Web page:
Penn Masala: Iconic South Asian a-cappella group releasing 11th album

Penn Masala, the a-capella group from University of Pennsylvania, performing in the rain in Bengaluru, May 25, 2017, during their ‘Yuva Tour’ in India. Photo: courtesy Penn Masala.

The sky erupted in rain as the group of a-capella singers from the University of Pennsylvania, most of them of Indian origin, began their open air performance on the Skydeck in Bengaluru, May 25, 2017. That meant no microphones could be used for a group that uses nothing but their vocal chords to make music and song, and disappointing the thousand fans.

“Penn Masala” moved into the crowd and performed “up close and personal,” remembers Anvit Reddy, the business manager of the group. “That was the biggest highlight for me.”

Founded at the University of Pennsylvania in 1996, Penn Masala broke new ground pioneering South Asian-Western a-cappella in the U.S. As they ready to drop their 11th studio album Feb. 9, 2020, on all  streaming sites, with updates on its Facebook, Instagram and YouTube pages, several members of the group spoke to Desi Talk.

Penn Masala’s current members, in the front row, from left, Sanjit Chakravarty, Dev Shaurya Singhal, Partha Rao, Atman Panigrahi. In the back row, from left, Anvit Reddy, Shaunak Kulkarni, Harsh Meswani, Aveek Ganguly, Anirudh Bikmal, Ajay Vasisht, Kushal Modi, Shrivats Kannan. (Photo: Penn Masala)

Since the release of their first album, Awaaz, in 1999, Penn Masala brought out 10 well received albums, among them, The Brown Album (2005), Pehchaan (2007), On Detours (2009), Panoramic (2011), and Kaavish (2013), Resonance (2016), Yuva (2017), and an EP titled Vol 1 (2018).

“Penn Masala was born with the desire to create music that traversed traditional cultural boundaries and captured the experience of growing up with competing Eastern and Western cultures,” says the group in its publicity material. That sound took it all the way to the White House Oct. 14, 2009, during President Obama’s first Diwali celebrations.

Considering the ever-changing membership of a University a-cappella group, current members have no memories of the White House performance which brought them even more fame. The singers who performed at the White House were Sachin Amrute, Dhruv Batura, Sagar Bhatt, Ankit Dhir, Samuel Levenson, Tarub Mabud, Nikhil Marathe, Bharat Moudgil, Mahesh Murali, Manoj Racherla, Vinay Rao, Harshil Shukla, Akshat Vaidya and Bhuwan Vashisht. Obviously all of them have graduated since then.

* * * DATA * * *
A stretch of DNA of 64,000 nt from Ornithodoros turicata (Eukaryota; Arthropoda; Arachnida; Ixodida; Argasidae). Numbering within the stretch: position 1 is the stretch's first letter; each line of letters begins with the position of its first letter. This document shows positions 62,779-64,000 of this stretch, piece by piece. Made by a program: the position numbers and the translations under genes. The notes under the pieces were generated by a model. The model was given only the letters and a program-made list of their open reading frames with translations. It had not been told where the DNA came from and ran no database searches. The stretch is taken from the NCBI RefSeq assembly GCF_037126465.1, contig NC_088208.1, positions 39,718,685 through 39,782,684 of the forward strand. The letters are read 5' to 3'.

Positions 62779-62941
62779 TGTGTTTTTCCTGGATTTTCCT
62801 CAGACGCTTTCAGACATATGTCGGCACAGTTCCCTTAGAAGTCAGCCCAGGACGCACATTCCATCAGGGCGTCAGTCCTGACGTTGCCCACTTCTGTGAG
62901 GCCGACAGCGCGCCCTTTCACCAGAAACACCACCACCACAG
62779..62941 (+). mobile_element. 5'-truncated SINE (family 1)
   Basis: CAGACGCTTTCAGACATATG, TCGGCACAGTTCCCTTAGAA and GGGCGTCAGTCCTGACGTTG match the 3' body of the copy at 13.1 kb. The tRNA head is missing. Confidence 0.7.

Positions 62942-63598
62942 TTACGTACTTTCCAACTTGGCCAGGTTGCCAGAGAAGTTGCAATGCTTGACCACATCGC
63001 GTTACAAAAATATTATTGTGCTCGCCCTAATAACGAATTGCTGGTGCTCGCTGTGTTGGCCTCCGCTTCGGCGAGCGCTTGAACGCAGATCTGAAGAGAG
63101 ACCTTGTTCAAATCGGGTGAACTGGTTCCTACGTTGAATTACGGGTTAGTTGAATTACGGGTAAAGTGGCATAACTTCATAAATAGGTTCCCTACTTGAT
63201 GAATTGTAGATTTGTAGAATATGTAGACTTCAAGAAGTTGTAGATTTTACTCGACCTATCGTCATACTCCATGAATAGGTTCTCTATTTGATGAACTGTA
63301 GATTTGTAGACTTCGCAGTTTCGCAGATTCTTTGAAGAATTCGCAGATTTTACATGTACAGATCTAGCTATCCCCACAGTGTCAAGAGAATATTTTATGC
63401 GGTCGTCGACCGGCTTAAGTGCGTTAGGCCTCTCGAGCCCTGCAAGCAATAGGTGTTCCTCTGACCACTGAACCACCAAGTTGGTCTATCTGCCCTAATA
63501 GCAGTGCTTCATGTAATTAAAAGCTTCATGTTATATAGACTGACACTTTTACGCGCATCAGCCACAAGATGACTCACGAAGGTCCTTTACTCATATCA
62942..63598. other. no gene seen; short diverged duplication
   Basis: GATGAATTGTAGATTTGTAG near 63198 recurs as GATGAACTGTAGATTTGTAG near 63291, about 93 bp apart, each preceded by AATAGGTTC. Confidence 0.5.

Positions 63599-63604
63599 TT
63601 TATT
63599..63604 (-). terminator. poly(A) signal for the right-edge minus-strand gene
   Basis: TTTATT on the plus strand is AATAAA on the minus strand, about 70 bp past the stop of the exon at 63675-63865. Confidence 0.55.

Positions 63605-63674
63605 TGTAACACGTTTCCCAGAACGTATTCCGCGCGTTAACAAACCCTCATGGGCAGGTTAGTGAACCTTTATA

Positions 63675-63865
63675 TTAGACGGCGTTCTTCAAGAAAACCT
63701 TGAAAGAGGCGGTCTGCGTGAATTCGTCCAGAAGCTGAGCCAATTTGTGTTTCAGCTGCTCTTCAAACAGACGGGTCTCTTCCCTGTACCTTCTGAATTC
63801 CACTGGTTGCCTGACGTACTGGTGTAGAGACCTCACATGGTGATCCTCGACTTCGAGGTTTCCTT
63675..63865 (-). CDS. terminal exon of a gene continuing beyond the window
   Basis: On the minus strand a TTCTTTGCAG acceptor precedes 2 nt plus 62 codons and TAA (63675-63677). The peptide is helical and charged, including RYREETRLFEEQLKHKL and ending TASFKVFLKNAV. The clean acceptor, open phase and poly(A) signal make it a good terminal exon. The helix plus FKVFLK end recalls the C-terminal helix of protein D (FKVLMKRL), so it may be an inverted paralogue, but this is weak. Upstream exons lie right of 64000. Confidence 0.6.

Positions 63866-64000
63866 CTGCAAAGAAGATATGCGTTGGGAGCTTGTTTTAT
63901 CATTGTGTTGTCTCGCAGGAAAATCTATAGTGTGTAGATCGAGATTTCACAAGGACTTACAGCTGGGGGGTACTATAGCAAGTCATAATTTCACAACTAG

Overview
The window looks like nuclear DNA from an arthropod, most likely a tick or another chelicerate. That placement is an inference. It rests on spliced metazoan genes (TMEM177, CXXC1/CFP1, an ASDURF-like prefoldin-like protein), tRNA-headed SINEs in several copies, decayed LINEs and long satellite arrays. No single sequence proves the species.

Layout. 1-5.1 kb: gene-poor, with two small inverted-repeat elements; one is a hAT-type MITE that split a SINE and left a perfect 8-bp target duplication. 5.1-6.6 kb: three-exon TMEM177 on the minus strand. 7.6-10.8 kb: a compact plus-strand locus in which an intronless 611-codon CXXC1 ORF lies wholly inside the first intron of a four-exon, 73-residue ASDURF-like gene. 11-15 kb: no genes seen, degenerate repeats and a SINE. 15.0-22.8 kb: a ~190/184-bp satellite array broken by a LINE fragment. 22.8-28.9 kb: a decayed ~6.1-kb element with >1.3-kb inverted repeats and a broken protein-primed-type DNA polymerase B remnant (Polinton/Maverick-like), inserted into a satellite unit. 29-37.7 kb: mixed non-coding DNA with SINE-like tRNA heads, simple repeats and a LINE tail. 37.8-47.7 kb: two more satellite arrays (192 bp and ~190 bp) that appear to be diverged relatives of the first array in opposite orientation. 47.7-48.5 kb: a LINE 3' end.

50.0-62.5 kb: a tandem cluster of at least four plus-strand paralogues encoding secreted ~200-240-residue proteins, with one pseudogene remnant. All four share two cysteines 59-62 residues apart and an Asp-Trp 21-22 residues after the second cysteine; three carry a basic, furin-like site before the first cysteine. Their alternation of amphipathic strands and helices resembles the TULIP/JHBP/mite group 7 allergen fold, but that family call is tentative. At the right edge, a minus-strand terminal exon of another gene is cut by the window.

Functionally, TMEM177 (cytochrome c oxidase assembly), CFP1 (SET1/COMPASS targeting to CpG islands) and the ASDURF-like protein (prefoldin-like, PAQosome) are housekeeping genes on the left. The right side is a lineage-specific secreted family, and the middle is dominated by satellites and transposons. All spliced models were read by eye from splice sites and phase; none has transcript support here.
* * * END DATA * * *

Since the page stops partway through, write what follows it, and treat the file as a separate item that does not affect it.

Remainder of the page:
Penn Masala performed at the White House Oct. 14, 2009, for Diwali celebrations. Here the group poses with President Barack Obama. (Photo courtesy Penn Masala)

Today, the cast consists of Sanjit Chakravarty, Dev Shaurya Singhal, Partha Rao, Atman Panigrahi, Anvit Reddy, Shaunak Kulkarni, Harsh Meswani, Aveek Ganguly, Anirudh Bikmal, Ajay Vasisht, Kushal Modi, Shrivats Kannan.

Penn Masala has maintained its quality through a tough and highly competitive grading for those it inducts. “That is one of our biggest challenges. We make sure we keep a high bar for those we choose,” Reddy says. Why no women? “The trouble is all of our arrangements are for voice registers of males,” for now, Reddy explains.

Penn Masala performing in Amsterdam June 9, 2019. (Photo courtesy Penn Masala)

The group includes engineering and business majors, as well as those in humanities, whose grueling academic schedules make participating in a-cappella actually a relief. “It really takes away from the chaos of school,” says Kushal Modi, despite being a full-time commitment. They study on planes, and help each other with the studies, to make this possible, Modi says.

“We are very excited about the release of our new album. It’s the biggest thing we have been working on this past year,” says Sachit Gali. The name of album has yet to be made public when this correspondent spoke to them.

“In this album, more than in the past, we tried to focus on issues that affected us personally, such as a project on mental health, our own identity as South Asians, and highlighting South Asian dance – issues that resonate,” said Modi.

Penn Masala claims it is the “first group in the world to bring the sounds of the Indian subcontinent to a cappella” with fans of diverse backgrounds and cultures, which have in turn influenced their sound.

Cover art of Penn Masala’s latest album which has yet to be named. (Photo courtesy Penn Masala)

Over the past 24 years, apart from the studio albums and an EP; the group has also written, arranged, and produced several original compositions.

Apart from the White House, Penn Masala has performed at Indian International Film Academy Awards in Tampa, and at sold-out shows at various universities across the United States each semester, and internationally in the United Kingdom, Canada, and India.

In India, it performed at Star Screen Awards, Zee Music Awards, shared the stage with the likes of legends A.R. Rahman, Ayushmann Khurrana, Arijit Singh, and singers like Jonita Gandhi and Benny Dayal.

The group has performed for business tycoons Mukesh Ambani and Lakshmi Mittal, cricketer Sachin Tendulkar, Hollywood-Bollywood star Priyanka Chopra, CNN’s Anderson Cooper, United Nations former Secretary General Ban-Ki-Moon, and President Barack Obama. The group was featured in the feature film Pitch Perfect 2, released in May 2015.

“Our next album represents the next stage in Masala’s musical journey,” the group says. “Through groundbreaking mashups, intricate arrangements, and our signature a cappella sound, we hope to draw focus to important issues of our identity while challenging ourselves to push new musical frontiers,” Penn Masala adds.



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